If you have specific parenting time, that means there is a specific schedule. In many cases, parents are able to agree to a specific parenting time schedule without the court's involvement, or with the help of the Friend of the Court. If the judge approves the agreed-upon schedule, it becomes part of the court order. The Parenting Time Guideline created by the Friend of the Court Bureau is a helpful resource for parents who need to put together a parenting time schedule. The Guideline includes sample schedules you can use as a starting place to create your family's schedule. It also has information about the developmental needs of children at different ages in connection to parenting time. The Guideline addresses specific topics such as long distance parenting time, parenting time with a parent who is in prison, and how to address domestic violence situations.
If the parents can't agree, a judge will make parenting time decisions based on the best interests of the child factors. A child has a right to parenting time with a parent unless a party shows by clear and convincing evidence that parenting time would endanger the child’s physical, mental, or emotional health. In some cases, the judge may order parenting time to be supervised by a third party.
To learn more, read Custody and Parenting Time.
Child support is a parent’s court-ordered payment to help with the costs of raising a child. The amount of child support is calculated using the Michigan Child Support Formula. It takes into account the following factors:
- The parents’ incomes
- The number of nights per year ("overnights") the child spends with each parent
- The number of children supported
- Health care costs
- Child care costs
- Other factors
A judge must order support according to the Formula unless the result would be unfair or inappropriate. Even if you and the other parent agree to a deviation (a support amount different from the Formula calculation), you still have to convince the judge that the Formula amount would be unfair or inappropriate. If you are asking for a deviation, you must fill out an extra form called the Uniform Child Support Order Deviation Addendum. Bring the form to your court hearing along with the completed Uniform Child Support Order.
The Michigan Child Support Formula Manual lists 20 reasons (called deviation factors) that the Formula amount could be unfair or inappropriate. You can find these in Section 1.04(E) of the Manual. If you want to ask the court for a deviation from the Formula and any of these factors apply to your situation, bring them up at your hearing and refer to them in your Deviation Addendum. You may want a lawyer to help you with this. It can be hard to prove that there should be a deviation from the Formula.
You can use the MiChildSupport Calculator to find out what the Formula calculation might be in your case.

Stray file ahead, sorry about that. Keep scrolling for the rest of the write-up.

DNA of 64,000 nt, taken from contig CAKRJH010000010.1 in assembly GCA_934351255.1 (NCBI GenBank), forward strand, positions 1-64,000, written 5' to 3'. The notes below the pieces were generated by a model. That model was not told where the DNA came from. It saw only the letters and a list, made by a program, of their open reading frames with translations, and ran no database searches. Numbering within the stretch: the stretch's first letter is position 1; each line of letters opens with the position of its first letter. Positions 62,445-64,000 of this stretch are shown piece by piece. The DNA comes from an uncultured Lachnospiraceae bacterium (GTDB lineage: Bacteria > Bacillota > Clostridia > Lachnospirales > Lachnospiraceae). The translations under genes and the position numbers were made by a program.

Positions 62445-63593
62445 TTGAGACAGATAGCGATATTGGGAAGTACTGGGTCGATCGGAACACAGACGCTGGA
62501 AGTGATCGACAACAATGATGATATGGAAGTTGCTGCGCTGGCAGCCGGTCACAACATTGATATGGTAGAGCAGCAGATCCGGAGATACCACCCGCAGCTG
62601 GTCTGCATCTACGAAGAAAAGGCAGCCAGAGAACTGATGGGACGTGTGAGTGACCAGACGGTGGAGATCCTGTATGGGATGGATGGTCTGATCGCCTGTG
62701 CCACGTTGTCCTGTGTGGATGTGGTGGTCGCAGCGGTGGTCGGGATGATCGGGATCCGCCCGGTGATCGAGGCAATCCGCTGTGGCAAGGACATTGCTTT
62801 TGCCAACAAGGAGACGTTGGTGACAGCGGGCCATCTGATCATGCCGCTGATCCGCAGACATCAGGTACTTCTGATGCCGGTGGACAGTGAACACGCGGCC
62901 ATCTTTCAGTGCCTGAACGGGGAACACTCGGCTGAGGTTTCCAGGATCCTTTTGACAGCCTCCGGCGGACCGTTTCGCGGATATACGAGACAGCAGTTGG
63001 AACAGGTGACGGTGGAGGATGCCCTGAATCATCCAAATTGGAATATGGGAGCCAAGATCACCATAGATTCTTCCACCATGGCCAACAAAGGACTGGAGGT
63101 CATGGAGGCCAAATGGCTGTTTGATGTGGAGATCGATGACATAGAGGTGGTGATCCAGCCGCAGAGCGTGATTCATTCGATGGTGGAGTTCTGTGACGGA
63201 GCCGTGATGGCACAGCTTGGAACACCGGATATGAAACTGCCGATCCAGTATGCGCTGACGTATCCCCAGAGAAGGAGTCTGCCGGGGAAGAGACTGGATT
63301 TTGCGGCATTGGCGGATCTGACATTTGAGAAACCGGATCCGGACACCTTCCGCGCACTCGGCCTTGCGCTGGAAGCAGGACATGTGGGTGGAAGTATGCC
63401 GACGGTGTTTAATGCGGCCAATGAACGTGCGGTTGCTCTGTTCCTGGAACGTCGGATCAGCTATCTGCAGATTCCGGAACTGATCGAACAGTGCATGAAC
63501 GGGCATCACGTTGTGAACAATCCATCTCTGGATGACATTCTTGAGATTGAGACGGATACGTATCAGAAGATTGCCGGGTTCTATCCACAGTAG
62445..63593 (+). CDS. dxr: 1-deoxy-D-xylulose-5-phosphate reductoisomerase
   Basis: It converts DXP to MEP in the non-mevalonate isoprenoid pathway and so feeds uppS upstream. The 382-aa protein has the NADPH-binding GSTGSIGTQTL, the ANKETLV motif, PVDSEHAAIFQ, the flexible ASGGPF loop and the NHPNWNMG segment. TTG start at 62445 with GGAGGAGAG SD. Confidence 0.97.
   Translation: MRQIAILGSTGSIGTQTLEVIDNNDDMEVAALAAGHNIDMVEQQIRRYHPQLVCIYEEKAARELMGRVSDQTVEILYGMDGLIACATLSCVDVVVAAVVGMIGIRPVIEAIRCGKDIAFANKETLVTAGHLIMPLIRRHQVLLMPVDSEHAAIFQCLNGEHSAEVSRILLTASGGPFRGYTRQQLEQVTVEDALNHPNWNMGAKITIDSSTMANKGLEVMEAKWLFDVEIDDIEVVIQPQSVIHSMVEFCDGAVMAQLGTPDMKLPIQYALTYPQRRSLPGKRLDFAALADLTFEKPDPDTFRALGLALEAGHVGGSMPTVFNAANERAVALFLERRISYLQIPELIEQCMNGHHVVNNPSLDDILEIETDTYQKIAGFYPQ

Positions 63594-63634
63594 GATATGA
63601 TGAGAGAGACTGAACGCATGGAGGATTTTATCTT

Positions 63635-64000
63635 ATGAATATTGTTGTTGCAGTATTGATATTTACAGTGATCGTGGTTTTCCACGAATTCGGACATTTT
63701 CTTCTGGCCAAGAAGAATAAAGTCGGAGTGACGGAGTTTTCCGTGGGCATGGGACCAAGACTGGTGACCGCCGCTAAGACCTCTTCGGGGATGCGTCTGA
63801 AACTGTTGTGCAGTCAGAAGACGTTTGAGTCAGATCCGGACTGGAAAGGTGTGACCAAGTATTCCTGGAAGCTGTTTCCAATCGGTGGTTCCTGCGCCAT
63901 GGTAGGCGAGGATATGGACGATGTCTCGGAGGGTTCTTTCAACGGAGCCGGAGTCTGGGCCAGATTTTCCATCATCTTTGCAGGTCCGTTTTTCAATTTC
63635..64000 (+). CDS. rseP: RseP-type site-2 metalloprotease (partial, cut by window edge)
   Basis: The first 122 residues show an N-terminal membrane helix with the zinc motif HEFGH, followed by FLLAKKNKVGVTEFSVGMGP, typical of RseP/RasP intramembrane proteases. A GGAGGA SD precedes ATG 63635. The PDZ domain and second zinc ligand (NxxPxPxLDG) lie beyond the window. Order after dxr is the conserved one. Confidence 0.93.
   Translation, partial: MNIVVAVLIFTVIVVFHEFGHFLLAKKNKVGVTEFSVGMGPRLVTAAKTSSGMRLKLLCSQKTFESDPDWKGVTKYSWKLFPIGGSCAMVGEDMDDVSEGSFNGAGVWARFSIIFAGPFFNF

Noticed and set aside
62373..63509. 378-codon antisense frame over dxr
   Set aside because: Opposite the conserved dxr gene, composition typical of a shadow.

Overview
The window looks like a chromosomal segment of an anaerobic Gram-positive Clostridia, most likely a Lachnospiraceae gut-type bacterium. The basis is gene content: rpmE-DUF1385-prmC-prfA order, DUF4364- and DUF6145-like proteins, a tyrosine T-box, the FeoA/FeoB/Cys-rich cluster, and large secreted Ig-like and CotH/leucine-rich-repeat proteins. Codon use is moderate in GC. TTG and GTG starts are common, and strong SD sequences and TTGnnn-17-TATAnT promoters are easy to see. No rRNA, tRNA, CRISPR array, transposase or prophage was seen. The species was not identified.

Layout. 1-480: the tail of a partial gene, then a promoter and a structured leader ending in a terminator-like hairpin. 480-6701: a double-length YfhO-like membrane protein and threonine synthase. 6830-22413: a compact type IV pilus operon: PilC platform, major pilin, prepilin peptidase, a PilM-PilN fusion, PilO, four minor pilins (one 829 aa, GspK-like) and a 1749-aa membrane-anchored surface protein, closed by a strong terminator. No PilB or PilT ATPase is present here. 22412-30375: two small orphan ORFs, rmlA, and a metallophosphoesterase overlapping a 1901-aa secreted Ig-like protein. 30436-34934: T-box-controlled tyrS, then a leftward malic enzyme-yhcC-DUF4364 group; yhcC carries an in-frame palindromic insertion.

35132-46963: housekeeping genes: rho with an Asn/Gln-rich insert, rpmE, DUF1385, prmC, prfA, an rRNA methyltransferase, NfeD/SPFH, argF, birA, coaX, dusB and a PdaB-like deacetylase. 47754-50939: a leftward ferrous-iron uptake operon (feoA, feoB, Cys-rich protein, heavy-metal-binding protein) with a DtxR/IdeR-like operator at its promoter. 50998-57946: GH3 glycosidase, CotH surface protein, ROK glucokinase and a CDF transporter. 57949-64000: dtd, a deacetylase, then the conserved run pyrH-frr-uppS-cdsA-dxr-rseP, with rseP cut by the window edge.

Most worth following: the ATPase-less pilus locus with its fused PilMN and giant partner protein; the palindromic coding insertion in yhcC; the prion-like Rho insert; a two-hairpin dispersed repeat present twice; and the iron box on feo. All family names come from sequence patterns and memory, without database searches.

To learn more, read Child Support in a Nutshell.
Child Tax Credit
To learn about the Child Tax Credit (CTC) and Additional Child Tax Credit (ACTC), read Am I Eligible for the Child Tax Credit?
Friend of the Court
The Friend of the Court (FOC) helps the judge with custody, parenting time, and child support. In some counties, you and your spouse will meet with an FOC evaluator or caseworker while your divorce is pending. The worker may interview you, your spouse, and other people who may have information about your case. The worker will also ask you for information about your income in order to calculate child support.
The Friend of the Court may try to help you and your spouse agree on custody and parenting time. If you can't reach an agreement, the FOC may make a recommendation to the judge. The recommendation is not a court order, but can become a court order if the judge signs it. Before this happens, you will have a chance to object to the recommendation. To learn more, read Friend of the Court Overview.
What Is the Divorce Process Like?
Starting the Divorce
If you file for divorce, you are the Plaintiff and your spouse is the Defendant. A divorce case begins when the Plaintiff files a summons, a complaint, and other required papers with the court. You can prepare the forms you need with the Do-It-Yourself Divorce tool. Then follow the instructions in Filing for Divorce with Children. The instructions tell you what you need to file to begin the case, how to file, and what to do afterwards to keep your case moving forward. Some of the next steps are listed below, but be sure to read the full set of instructions.
After you file your forms, you must have copies served (sent to) your spouse. Service is usually done by having another person give the papers to your spouse in person or send the papers to your spouse by registered or certified mail. To learn more, read How to Serve Divorce Papers.